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Government The Almighty Buck IT

Social Security Administration Joins Other Agencies With $300M "IT Boondoggle" 144

alphadogg (971356) writes with news that the SSA has joined the long list of federal agencies with giant failed IT projects. From the article: "Six years ago the Social Security Administration embarked on an aggressive plan to replace outdated computer systems overwhelmed by a growing flood of disability claims. Nearly $300 million later, the new system is nowhere near ready and agency officials are struggling to salvage a project racked by delays and mismanagement, according to an internal report commissioned by the agency. In 2008, Social Security said the project was about two to three years from completion. Five years later, it was still two to three years from being done, according to the report by McKinsey and Co., a management consulting firm. Today, with the project still in the testing phase, the agency can't say when it will be completed or how much it will cost.
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Social Security Administration Joins Other Agencies With $300M "IT Boondoggle"

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  • by NaCh0 ( 6124 ) on Thursday July 24, 2014 @02:27PM (#47524093)

    Until the vendors who are building this system get their company name in the headlines, the status quo will continue.

  • by smooth wombat ( 796938 ) on Thursday July 24, 2014 @02:35PM (#47524135) Journal

    How man of us have either seen commercials or heard about lawyers colluding with doctors to get people to claim "disability" with the SSA even when they have nothing wrong with them?

    This is definitely one of those programs which needs heavy monitoring to weed out waste and fraud, along with military procurement.

    True story along the same lines. My dad had to appear in court regarding a disability (non SSA) claim one of the company employees claimed they had and why they couldn't come back to work.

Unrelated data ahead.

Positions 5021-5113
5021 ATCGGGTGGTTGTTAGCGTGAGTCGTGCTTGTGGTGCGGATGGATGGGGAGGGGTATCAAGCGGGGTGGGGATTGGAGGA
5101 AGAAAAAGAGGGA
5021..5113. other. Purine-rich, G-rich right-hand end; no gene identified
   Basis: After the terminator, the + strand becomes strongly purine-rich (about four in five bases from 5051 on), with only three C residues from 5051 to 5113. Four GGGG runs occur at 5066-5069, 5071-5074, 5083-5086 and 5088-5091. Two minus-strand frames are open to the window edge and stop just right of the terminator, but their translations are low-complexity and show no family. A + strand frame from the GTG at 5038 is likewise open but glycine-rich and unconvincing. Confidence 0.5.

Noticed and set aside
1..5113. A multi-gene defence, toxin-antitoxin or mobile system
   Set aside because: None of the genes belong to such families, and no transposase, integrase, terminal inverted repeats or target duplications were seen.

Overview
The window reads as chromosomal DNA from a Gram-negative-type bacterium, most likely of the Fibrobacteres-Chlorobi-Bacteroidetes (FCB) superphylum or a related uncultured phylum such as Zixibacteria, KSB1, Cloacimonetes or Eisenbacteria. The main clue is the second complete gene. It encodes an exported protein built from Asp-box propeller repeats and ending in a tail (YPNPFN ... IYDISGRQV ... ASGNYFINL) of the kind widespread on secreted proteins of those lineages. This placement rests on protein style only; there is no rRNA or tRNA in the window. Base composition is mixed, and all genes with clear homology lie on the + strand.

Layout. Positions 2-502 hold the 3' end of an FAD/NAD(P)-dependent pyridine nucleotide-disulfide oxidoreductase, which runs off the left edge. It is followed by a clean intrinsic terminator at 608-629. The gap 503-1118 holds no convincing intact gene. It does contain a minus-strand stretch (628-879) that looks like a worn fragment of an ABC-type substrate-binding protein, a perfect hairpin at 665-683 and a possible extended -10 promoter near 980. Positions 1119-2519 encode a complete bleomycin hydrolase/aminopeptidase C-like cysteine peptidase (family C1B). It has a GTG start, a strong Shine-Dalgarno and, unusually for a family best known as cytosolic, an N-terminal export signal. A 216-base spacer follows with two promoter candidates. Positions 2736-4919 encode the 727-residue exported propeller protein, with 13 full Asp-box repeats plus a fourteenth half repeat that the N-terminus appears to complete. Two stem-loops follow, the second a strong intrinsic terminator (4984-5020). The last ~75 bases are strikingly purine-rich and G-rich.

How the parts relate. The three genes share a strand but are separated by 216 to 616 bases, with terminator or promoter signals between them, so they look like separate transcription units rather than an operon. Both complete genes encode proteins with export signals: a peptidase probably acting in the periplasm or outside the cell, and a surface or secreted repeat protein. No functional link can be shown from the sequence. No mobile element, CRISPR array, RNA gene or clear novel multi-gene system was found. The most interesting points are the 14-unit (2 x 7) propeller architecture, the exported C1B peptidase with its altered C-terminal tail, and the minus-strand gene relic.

During testimony, a video was shown of this person, who claimed they injured their back, lifting bags of cement over his shoulder and climbing up a ladder to do work. Obviously his claims were rejected and he was fired, but I'm sure we can find thousands of people on SSA "disability" who are doing the same thing.

  • by netsavior ( 627338 ) on Thursday July 24, 2014 @02:37PM (#47524165)
    The contractor is Lockheed Martin, which is why it is not in the headlines.
    Any time you ask them a question you get: "Well sorry, the reason it is late is classified." It is their typical scapegoat, so nobody even bothers asking them questions anymore.
    "We have an excuse, we only work with the government, we didn't realize it actually had to work... we just thought we had to grease the right palms...Also we need more H1Bs please."
  • by jcochran ( 309950 ) on Thursday July 24, 2014 @03:18PM (#47524459)

    Oh good god...

    I was a LM employee a few years back. Brought in on a project that was failing. And the main issue with the failure was their process.
    For instance, LM was using Common Criteria and they were trying to get the system to EAL4. And frankly, getting there is quite doable. Unfortunately, management and the customers for the project didn't bother to actually understand anything about requirements.

    For instance, in Common Criteria, your need to tailor the documents. An example would be this template being tailored to the system requirement:
    FPT_FLS.1.1 The TSF shall preserve a secure state when the following types of
    failures occur: [assignment: list of types of failures in the TSF].

    The above template is obviously intended to be tailored to include a list of possible or predictable failures upon which the system will still remain secure. But this is how LM tailored that little beauty:
    FPT_FLS.1.1 The TSF shall preserve a secure state upon a partial system failure.

    Notice how the tailoring totally removed anything concrete about the requirement? What kind of partial failure? How do you test it? When is it violated? etc, etc, etc, ad nasium.

    And that kind of bullshit "tailoring" was done EVERYWHERE. There would be multi-hour meetings just change, tailor, and interpret specifications tailored that way. And any suggestion by anyone working in the trenches stating that the requirements were badly done and needed to be redone properly in order to actually get a functional system was met by "We can't do that, it would be too costly."

    If the above paradigm was used on the Social Security project, I can definitely see why progress has been snail slow and over budget. They're most likely still attempting to get their specifications correct.

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